It was the summer of 1966 in San Clemente. An 18-year-old Mike Chamberlin was just graduating from a brand new San Clemente High School. Like every 18-year- old in ‘the day,’ Chamberlin’s life was full of sun, surf and music. His SC Rock ‘N Roll band was taking off as he began his first year at Orange Coast College. Life was good.
Chamberlin was one of Nixon’s first troop withdrawals from Vietnam.
Life was good, that is, until one day in 1968. He had already dropped out of college to pursue music full time. But this day he came home to a brown envelope from the U.S. Government: “Dear Mr. Chamberlin you have been drafted into the U.S. Army.” His dreams of a music career would have to be put on hold because a tour of duty with the 9th Infantry Division in Vietnam awaited him. Ironically, it would be his first connection to President Richard Nixon.
While in the Mekong Delta of Vietnam, he was notified by his commanding officer, that his troop would be one of the first withdrawals under President Nixon’s plan to bring all troops home from Southeast Asia. So he packed his duffel bag and boarded a cargo plane back to the United States to begin his new life.
Returning home, he learned his band had moved on. So he did the next best thing, he used the G.I. Bill to attend a broadcast school in Hollywood. If he couldn’t play music, at least he would spin records as a disc jockey. The plan worked, he graduated and was hired at his first radio station in Redlands, CA. A station so weak in power that Chamberlin says, “I could yell further than the signal traveled.”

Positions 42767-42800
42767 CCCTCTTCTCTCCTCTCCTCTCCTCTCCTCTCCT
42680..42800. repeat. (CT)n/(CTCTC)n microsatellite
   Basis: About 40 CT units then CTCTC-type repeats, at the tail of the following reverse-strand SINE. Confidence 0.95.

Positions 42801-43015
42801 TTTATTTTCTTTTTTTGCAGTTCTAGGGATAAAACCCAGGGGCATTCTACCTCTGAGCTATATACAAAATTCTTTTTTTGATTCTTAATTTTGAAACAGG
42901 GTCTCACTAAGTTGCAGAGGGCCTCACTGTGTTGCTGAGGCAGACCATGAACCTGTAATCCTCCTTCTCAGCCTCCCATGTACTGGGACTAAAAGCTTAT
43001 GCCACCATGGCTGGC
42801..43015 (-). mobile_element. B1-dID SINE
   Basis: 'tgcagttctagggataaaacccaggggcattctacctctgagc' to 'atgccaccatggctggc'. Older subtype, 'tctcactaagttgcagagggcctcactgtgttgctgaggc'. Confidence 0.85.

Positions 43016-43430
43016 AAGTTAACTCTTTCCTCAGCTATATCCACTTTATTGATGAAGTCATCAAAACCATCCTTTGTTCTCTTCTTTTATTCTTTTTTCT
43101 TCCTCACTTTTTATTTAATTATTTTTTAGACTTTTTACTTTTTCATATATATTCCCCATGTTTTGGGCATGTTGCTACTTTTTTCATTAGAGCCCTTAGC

But persistence paid off, and in 1971 he was alerted that a brand new 50,000 watt radio station would be going on the air in San Clemente. “My home town!” he exclaimed. He immediately put together an audition tape and mailed it off, keeping his fingers crossed that his tape and his timing were right.
Anxious to get the San Clemente job, he called the owners everyday to inquire whether there was any news. Finally one day, the owner’s wife answered the phone and reported, “I shouldn’t tell you this, but you’ve got the job!” Chamberlin could hardly contain himself. He had found a broadcasting job in his hometown.
KAPX Radio (107.9 FM) went on the air in 1972. The studios were located in the San Clemente Plaza, across from where Ralph’s grocery store is today. Chamberlin was assigned double duty. Besides playing music he was also named the station’s News Director. This is where the second connection to Richard Nixon took place.
It was by chance that Nixon had purchased the Casa Pacifica in what would become knows as The Western White House. Chamberlin was assigned a White House press credential and suddenly found himself shoulder to shoulder with the brain trust of American journalism. He was in awe as he looked at Dan Rather, Tom Brokaw and reporters he respected all his life. But Chamberlin recalls his KAPX boss telling him, “Your job is to cover Nixon in San Clemente. Let the big boys handle world affairs.”
Chamberlin surfed San Clemente as a teen, then went on to be a TV News Anchor.